Contact lenses are an effective alternative to the daily use of spectacles. They are particularly appreciated by many people with poor eyesight, who prefer them to glasses for practical or aesthetic reasons.
Today, there are many types of contact lenses available, made of different materials and with different characteristics: extended wear or disposable, rigid, semi-rigid and soft, permeable or impermeable to gases, including oxygen. As well as lenses for correction of visual defects such as myopia or astigmatism, there are also cosmetic lenses to change eye colour and correct imperfections.
The use of contact lenses is not without risks and adverse events: about one third of people who regularly wear contact lenses report complications due to their often incorrect use. Mechanical damage to the ocular surface from contact lenses is common. This may result from friction of the lens on the ocular tissues, breakage or damage to the lens, incorrect size, the presence of dust or other tiny foreign bodies on the lens or between the lens and the ocular surface. The cornea can be damaged, with the appearance of actual corneal abrasions in the most severe cases.
Contact lenses, especially when worn for a prolonged period, can alter the exchange and availability of nutrients and gases - especially oxygen - at the ocular surface. In particular, a condition of hypoxia (lack of oxygen) can lead to corneal distress. Fortunately, in the majority of cases, these changes are reversible and resolve with temporary interruption of lens use and/or switching to a different type of lens.
Products used to clean and maintain contact lenses can also cause sensitisation of the ocular surface. These products contain detergents, preservatives and antimicrobial agents which, if not properly removed, can be absorbed by the lens materials and then released onto the ocular surface, causing allergic or toxic reactions.
Equally important are the infectious consequences (conjunctivitis and bacterial keratitis are infections of the conjunctiva and cornea, respectively), which can be linked to poor hygiene, excessively prolonged lens wear and any conditions that can alter the resident microbial flora. Microbial keratitis is a rare but very serious complication that can be associated with contact lens use: the risk of developing this infection is 80 times higher in contact lens wearers than in non-contact lens wearers. It is manifested by reduced visual acuity, pain and photophobia (sensitivity to light). The treatment involves the local application of antibiotic therapy, as well as the immediate discontinuation of the lenses, which should be disposed of or at least disinfected where possible. It is important to start treatment early, as the infection can cause permanent damage to the eye with irreversible opacification of the cornea.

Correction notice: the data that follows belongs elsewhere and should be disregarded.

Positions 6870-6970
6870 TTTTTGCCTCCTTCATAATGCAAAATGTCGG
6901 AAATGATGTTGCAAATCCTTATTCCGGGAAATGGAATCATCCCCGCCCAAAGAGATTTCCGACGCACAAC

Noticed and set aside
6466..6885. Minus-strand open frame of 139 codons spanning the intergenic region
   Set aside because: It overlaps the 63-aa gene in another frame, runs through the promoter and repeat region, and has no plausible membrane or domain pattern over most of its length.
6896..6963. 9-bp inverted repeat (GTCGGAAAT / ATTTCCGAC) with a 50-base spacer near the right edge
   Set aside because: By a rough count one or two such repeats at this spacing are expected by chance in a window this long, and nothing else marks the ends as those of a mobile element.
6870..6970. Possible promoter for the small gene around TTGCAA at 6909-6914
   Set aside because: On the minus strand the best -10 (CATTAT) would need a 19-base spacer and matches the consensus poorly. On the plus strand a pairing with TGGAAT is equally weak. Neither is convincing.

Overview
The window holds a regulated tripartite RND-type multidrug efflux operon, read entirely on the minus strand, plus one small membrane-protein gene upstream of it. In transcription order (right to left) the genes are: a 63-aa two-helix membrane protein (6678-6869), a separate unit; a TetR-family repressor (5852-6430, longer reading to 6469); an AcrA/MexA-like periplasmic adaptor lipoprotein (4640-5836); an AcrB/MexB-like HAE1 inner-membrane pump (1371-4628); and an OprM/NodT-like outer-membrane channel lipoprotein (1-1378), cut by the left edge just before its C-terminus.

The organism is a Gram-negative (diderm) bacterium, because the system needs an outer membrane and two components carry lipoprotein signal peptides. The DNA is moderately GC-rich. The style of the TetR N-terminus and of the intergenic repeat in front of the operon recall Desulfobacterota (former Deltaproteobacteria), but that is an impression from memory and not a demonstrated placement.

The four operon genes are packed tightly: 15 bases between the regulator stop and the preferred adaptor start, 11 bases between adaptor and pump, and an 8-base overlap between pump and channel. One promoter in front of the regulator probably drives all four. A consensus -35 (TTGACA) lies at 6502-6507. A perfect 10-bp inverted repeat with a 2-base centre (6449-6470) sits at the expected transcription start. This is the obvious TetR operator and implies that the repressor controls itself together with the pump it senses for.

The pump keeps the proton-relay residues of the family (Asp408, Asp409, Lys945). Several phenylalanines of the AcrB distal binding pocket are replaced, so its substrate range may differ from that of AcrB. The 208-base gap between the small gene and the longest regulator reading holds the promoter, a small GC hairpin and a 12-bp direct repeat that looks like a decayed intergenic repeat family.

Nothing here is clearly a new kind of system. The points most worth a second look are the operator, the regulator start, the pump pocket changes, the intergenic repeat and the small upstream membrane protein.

In addition, one must consider the inflammatory state that these contact lens-related conditions can generate on the ocular surface, which can in turn be the cause of more or less severe tear dysfunction. Symptoms of dry eye are very common among regular contact lens wearers: in these individuals, the risk of developing dry eye disease is two to three times higher than in non-contact lens wearers. The presence of the lens on the eye can in fact cause a continuous and persistent inflammatory stimulus that leads to an alteration of the tear film (the mainly aqueous layer that lubricates the ocular surface). Foreign body sensation, dry eye and blurred vision are the most common symptoms.
The first choice treatment for dry eye associated with the use of contact lens involves the constant application of lubricating artificial tears. In fact, it is a good idea to lubricate the eye with artificial tears before putting the lenses in and also immediately before taking them out to limit the trauma on the ocular surface as much as possible. In addition, if lenses are worn for several hours during the day, natural tears should be supplemented with frequent use of tear substitutes, especially in environments with dry, stale air.